Here I will apply what I believe to be a useful technique of rhetorical analysis. Political scientists like to speak of positional issues and valence issues. The first are statements that clearly demarcate people according to their particular ideology. If a politician says “I believe gay marriage is a sinful abomination,” that's a positional statement - it puts him squarely in one camp and separates him clearly from millions of people who support gay marriage. By contrast, when a politician says, “I believe in a strong economy,” he's using a valence issue. Pretty much everyone wants a “strong economy,” whatever that means.

So here’s what I’m going to do. I’m going to reproduce each think tank’s mission statement below. Position-speak will be displayed in red. Valence-speak will be in blue. The acid test is whether or not a politician with the opposite ideology could comfortably mouth the same words. If he could, it's mere valence-speak.

Now, one caveat. In one sense, all political discourse is valence-speak. We all try to put our ideas into words that our audience will be most likely to accept. The anti-abortion movement obviously chose the moniker “pro-life” because everyone would like to think of themselves, in some sense, as pro-“life.” (Same goes for “pro-choice.”) But declaring oneself “pro-life” is nevertheless unmistakably positional, and for a very simple reason: Everyone understands exactly what it means. There is no warm, fuzzy ambiguity about it. It means only one thing: “I want to restrict abortions.”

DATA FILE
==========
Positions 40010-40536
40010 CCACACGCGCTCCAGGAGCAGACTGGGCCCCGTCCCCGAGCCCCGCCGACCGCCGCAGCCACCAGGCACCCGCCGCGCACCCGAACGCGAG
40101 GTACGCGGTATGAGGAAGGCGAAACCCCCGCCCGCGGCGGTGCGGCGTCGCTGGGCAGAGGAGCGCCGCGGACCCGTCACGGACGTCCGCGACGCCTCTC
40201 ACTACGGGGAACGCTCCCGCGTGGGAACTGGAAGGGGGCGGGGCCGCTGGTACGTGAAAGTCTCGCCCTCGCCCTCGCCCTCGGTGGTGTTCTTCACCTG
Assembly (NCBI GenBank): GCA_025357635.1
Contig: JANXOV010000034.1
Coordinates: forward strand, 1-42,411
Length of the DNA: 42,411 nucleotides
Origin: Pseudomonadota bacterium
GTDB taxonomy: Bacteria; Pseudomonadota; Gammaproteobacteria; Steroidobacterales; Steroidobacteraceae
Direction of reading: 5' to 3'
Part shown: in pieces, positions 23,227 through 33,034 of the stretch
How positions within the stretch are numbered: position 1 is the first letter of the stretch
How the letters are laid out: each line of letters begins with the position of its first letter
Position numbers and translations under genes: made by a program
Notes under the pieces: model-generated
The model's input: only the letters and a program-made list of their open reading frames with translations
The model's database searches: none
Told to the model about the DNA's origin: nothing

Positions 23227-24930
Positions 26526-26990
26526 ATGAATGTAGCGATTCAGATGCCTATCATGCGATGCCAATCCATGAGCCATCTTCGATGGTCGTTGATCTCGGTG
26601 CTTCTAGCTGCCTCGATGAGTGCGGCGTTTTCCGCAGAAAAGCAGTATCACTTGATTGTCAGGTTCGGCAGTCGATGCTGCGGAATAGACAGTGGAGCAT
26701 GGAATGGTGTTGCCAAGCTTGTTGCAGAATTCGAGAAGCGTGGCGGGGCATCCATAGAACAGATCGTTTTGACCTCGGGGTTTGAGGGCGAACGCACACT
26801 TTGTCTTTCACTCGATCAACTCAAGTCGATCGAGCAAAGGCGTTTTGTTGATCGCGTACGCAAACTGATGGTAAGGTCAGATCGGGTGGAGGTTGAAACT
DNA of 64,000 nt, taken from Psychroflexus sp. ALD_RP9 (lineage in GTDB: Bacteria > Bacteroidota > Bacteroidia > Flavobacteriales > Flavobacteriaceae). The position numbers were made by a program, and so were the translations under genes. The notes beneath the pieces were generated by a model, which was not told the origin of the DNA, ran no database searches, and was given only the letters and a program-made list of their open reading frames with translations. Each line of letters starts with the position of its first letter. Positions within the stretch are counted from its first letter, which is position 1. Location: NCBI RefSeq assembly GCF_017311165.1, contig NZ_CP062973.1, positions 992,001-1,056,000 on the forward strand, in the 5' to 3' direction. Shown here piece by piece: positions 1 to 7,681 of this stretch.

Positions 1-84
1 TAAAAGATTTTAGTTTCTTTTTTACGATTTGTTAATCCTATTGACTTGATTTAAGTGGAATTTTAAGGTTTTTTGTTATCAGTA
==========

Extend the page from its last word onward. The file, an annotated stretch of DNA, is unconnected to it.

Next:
Sometimes, however, rhetoric can be deliberately ambiguous. It can seem to point somewhat to a particular ideological position without being entirely clear. Such language is weakly positional and it will appear in green. Finally, an obvious point: My coding is ultimately, to some extent, subjective. So I'll deliberately give CAP the benefit of the doubt.

Okay, here goes. First up, the Heritage Foundation statement, which is short and sweet:

Founded in 1973, The Heritage Foundation is a research and educational institute - a think tank - whose mission is to formulate and promote conservative public policies based on the principles of free enterprise, limited government, individual freedom, traditional American values, and a strong national defense.

There you have it. In Heritage’s brief statement, bold, clear, straightforward ideology – red predominates by a wide margin, with just a hint of blue sprinkled in.

Next up we have the Center for American Progress, which rambles on and on (already a bad sign):

As progressives we believe that America should be a country of boundless opportunity—where all people can better themselves through education, hard work, and the freedom to pursue their dreams. We believe this will only be achieved with an open and effective government that champions the common good over narrow self-interest, harnesses the strength of our diversity, and secures the rights and safety of its people.